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Concern Expressed at Britain’s Decision to Sell Jordan Tanks

Israeli diplomatic circles here have expressed grave concern at Britain’s decision to sell Jordan 200 advanced Chieftain tanks, some of which were originally built for the Shah’s regime in Iran.

The tanks, worth about 200 million Pounds Sterling, are the latest model of a fighting machine which Britain had originally hoped to sell to Israel. She dropped the idea about 10 years ago as part of a ban on arms sales to front line states in the Arab-Israel conflict. Britain’s only restraint now is her declared intention of not upsetting the Middle East balance of power.

The news of the sale to Jordan came as no surprise to Israeli circles here since it had been discussed by British diplomats, in Israel and the Israel Defense Ministry. Even so, Israeli sources say they are worried about the deal because it adds to the firepower of the Arab states opposed to the Israeli-Egyptian peace treaty and because of Jordan’s refusal to enter the negotiations envisaged in the Camp David agreements.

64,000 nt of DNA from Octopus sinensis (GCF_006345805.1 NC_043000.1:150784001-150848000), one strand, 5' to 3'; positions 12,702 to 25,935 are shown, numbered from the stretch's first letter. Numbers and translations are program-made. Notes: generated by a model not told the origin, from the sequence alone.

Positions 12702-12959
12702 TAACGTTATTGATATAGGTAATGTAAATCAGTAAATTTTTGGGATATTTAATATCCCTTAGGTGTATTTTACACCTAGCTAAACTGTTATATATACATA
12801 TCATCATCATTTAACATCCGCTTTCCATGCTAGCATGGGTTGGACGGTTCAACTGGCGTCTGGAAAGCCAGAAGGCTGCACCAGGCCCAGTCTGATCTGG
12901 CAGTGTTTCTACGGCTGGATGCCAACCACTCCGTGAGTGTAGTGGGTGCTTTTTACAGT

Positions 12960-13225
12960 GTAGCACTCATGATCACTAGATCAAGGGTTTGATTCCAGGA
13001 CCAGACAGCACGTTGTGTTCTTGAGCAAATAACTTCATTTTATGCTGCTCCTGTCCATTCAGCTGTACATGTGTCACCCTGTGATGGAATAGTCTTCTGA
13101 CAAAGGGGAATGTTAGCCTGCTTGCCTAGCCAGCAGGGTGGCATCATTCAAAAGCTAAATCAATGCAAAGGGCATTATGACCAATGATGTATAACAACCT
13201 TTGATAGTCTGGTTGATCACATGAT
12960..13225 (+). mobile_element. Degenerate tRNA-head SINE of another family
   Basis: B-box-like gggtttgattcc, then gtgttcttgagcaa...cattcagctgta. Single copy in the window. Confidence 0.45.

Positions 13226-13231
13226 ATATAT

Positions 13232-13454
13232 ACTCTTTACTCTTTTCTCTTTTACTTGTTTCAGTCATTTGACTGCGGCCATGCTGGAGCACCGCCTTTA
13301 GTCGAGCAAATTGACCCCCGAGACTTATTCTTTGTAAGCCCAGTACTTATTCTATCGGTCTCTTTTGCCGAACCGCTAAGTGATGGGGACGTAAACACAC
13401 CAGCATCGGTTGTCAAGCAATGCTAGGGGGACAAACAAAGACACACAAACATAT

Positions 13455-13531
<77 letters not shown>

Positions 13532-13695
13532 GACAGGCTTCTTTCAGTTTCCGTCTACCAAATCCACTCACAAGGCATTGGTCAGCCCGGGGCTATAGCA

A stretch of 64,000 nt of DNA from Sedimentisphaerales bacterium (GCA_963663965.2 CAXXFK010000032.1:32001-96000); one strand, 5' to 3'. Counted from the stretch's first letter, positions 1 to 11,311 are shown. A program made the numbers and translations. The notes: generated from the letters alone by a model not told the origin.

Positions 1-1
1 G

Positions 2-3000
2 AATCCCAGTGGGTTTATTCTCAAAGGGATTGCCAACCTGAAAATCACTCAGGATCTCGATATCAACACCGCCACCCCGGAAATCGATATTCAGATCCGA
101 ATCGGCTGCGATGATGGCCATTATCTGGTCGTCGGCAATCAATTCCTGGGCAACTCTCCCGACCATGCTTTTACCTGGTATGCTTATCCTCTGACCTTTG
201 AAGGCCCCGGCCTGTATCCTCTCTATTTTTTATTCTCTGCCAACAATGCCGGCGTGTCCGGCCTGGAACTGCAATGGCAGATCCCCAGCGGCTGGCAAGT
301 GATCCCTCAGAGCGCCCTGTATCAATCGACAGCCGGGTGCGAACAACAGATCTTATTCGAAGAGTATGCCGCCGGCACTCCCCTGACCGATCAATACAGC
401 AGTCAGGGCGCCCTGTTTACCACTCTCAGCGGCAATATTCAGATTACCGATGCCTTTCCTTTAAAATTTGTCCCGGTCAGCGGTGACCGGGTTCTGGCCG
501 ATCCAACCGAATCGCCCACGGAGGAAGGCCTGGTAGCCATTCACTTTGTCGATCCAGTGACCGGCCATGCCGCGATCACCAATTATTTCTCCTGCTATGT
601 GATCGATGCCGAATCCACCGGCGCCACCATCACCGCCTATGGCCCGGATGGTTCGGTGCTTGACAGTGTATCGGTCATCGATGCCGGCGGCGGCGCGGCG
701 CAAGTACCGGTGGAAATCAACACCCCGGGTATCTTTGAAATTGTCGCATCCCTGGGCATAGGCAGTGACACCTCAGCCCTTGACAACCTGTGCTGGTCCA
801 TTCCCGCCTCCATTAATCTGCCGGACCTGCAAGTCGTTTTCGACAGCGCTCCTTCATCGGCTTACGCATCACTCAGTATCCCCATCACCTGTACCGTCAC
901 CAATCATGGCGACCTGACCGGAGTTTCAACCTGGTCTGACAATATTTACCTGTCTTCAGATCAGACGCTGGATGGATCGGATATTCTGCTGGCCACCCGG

The Jordanian tanks are likely to include some of 1350 models ordered by the Shah but cancalled by the new Iranian government. Several other countries are understood to be interested-in purchasing some of them.

(Meanwhile, in Washington, the State Department said yesterday that “we will continue to uiscuss with Jordan” the delivery of tanks, although King Hussein of Jordan said last Sunday on ABC-TV’s “Issues and Answers” program that his officials have told the U.S. government “we are not interested” in acquiring American M-60 tanks. He said “We asked and we were not given the right response and therefore we looked elsewhere” to acquire weapons. But State Department spokesman Hodding Carter said that “when an agreement is reached” on the discussions with Jordan over the delivery of U.S. tanks, “we will inform the Congress” which must approve such transfers.)

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